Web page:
The concept of a demon seeking out its next victim is simple. It will not look to be invited in, and will not go where it is not welcomed. A demon will wiggle its way in and go where it knows its possession will survive…a solemn place where unrest, hurt, and heartache have already begun to boil over.
The demon looks for a kindred soul, someone dabbling in dark teachings just for fun, or someone already sick inside, tortured by smaller, less disturbing omens. It doesn’t matter to a demon; it will smell the person out and go after any one in whom it smells victory. The demon also shows up with little effort from the victim. Sometimes it’s invited in and the victim doesn’t even know it. However, to get rid of a demon is much more complicated.
To get rid of a demon, you have to name the demon first. You have to know where it came from and what it wants with you. Then the hard part comes; pray quickly and early that the demon is not already attached. Pray very hard, for if the demon gets attached, it will hide out, make things seem right and normal. And then, when it is ready, it will show its ugly, possessive side with total force. It will strike fast, and there is little, practically nothing, anyone can do once possession has started…funny thing is you’ll never know it was there until it’s too late.
Jules knew the rules of engagement and was eager to warn Ted Schwen once again of the unintended consequences. Don’t invite things into your world, Ted, especially where stuff is already unsettled. Jules knew enough to know the Schwen household was unsettled. It was dark and sad, and had already invited in one spirit.
. . . .
Jules decided to make a second call to Ted alone, this time to let him know Latvian authorities had found Toby’s murderer. She wanted him to know the surrounding circumstances and that this one was talking. It was late Saturday evening her time; mid-afternoon his. She was sure he’d not pick up–with the same promise…please leave a message; I promise to call back–but he picked up the phone after the first ring.
After a few pleasantries, Jules opened the serious part of the conversation by asking Ted an uncharacteristic question. “Do you know the story of the Latvian Christmas Tree?” Jules was sure he wondered what she was getting at.
“Yes, I do. I believe it was included in my ambassadorial training. During the old days, on the eve of winter’s solstice, a tree was burned in Riga’s old square. It was a pagan ritual at first, but eventually the Christians took it, and the Christmas tree tradition started shortly afterward. Is there something else you’re looking for?”
“Do you know where the original tree came from?”
“Not exactly,” Ted answered, his tone showing some impatience.
Jules continued. “Cut evergreen trees were used in solstice celebrations in the Baltic region of Northern Europe for almost as long as history is documented. But it is believed that in 1510, the Blackhead Fraternity used an evergreen tree, a linden tree, I believe, in front of their building in Riga during a New Year’s solstice ceremony. The tree was burned later that night as part of a ritual.”
“Do you know where the tree supposedly came from?”
“Yes,” Ted answered. “It was a fir, and historians claim it came from the forest near the beach, not far from my old house.”
“The historians are correct. It came from the Kemoru Forest to be exact,” Jules added.
“I know you didn’t call to tell me the history of the world’s first Christmas tree, Jules. So what’s wrong?” Ted asked. “What are you trying to say?”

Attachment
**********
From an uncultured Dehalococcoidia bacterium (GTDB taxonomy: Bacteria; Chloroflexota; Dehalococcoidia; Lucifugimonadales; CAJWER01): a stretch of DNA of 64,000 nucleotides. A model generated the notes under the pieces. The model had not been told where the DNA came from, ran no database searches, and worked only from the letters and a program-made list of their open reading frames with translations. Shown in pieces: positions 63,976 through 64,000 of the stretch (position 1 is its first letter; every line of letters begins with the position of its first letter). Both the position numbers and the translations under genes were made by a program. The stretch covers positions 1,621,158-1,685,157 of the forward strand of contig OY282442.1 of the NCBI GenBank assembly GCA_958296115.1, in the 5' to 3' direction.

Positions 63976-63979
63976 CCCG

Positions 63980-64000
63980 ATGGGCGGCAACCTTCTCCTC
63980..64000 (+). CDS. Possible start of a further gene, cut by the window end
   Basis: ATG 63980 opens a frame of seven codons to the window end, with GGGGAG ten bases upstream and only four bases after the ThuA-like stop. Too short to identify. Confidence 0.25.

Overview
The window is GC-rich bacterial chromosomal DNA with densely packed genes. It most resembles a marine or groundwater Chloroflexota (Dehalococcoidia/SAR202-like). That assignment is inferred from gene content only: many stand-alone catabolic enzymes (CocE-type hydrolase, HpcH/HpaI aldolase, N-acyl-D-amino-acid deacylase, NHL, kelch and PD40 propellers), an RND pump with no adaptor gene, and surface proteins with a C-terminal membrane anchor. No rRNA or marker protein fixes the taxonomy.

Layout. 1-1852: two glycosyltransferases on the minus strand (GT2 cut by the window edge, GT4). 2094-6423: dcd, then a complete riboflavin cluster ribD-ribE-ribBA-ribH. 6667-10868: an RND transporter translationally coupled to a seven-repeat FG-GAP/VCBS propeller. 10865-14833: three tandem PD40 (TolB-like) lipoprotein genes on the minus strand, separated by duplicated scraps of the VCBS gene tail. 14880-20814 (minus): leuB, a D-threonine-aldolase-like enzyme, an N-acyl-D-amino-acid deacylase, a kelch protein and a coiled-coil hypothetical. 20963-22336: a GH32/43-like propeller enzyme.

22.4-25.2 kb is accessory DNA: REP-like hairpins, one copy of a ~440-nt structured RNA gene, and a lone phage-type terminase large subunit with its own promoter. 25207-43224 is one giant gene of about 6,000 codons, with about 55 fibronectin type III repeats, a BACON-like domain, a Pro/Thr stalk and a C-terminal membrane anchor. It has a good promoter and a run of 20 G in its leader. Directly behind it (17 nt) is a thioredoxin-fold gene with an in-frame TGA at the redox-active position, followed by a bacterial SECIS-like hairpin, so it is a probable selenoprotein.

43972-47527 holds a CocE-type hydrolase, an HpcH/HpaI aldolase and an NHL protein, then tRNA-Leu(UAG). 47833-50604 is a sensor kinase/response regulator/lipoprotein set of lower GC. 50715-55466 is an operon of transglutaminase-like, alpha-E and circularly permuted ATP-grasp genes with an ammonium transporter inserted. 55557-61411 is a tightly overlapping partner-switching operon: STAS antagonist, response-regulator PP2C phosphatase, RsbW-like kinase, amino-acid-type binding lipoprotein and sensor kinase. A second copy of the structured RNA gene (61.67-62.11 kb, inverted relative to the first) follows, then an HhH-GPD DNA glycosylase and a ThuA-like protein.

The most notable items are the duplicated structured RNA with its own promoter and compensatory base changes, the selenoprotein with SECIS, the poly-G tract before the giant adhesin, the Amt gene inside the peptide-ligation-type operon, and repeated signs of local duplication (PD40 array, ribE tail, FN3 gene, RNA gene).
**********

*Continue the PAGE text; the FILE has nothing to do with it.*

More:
“We talked about that tree out at Sukulov’s home that day, so you know how much….” Jules found it hard to discuss such seemingly trivial matters when it all had become so complicated.
“How much what?” he asked.
“We found the man who murdered Toby. He admitted killing your son and probably others. Some of the missing boys were trafficked out of Latvia, but others died. We don’t know how many, but he identified Toby as one of them.”
“What else did he say?”
“We know that Toby was not killed at the Sukulov house. He was probably taken to a ritual site located in the Kemoru Forest. That’s probably where he was murdered, and then he was taken back to the house and hidden…based on this man’s written statement. And….”
“I also met one of the three mothers. She also told me the remains inside the walls were hidden there. She seemed to be sure that’s not where Toby died, and she tied it all to the storm.”
“And…” Ted prodded Jules again. “What are you saying?”
Jules paused before making the last point. “Ted, I think your son Toby was a trophy kill. We confirmed Kudrin’s role in all this. He knew what was going on with the trafficking, and he did molest some of the boys. But we don’t believe he or Seri Sukulov was involved in any murder. These are ritual kills and it sounds like this man was the only one involved.”
“Where did they find him? How?”
“He was Sukulov’s private driver during the day and a taxi driver at night. He was able to move the boys to and from the house, and he found his victims by taxiing their mothers around town. And, again…except for the three who were rescued, we don’t know how many were trafficked and how many were killed.”
“And you’re sure he killed Toby?”
“Yes. He remembers your son. He claims Toby was the first. He claims it started with Toby.”
“How can that be?” Ted asked.
“I don’t know, but we know Toby was a trophy kill. That’s why his remains were kept inside that house.”
When Jules heard nothing but silence, she continued. “Ted, is there something else I should know?”
“What are you getting at?” Ted replied defensively.
“We know the man frequented an old pagan ritual site on the edges of the Kemoru Forest. He went there a lot and worshipped with a group of others…self-described witches and others who wanted to be witches, I guess. He said Toby was picked for a reason.”
“Toby was picked by a sick pedophile,” Ted replied quickly, his tone sharp. “He was picked because his brother wasn’t watching him and–”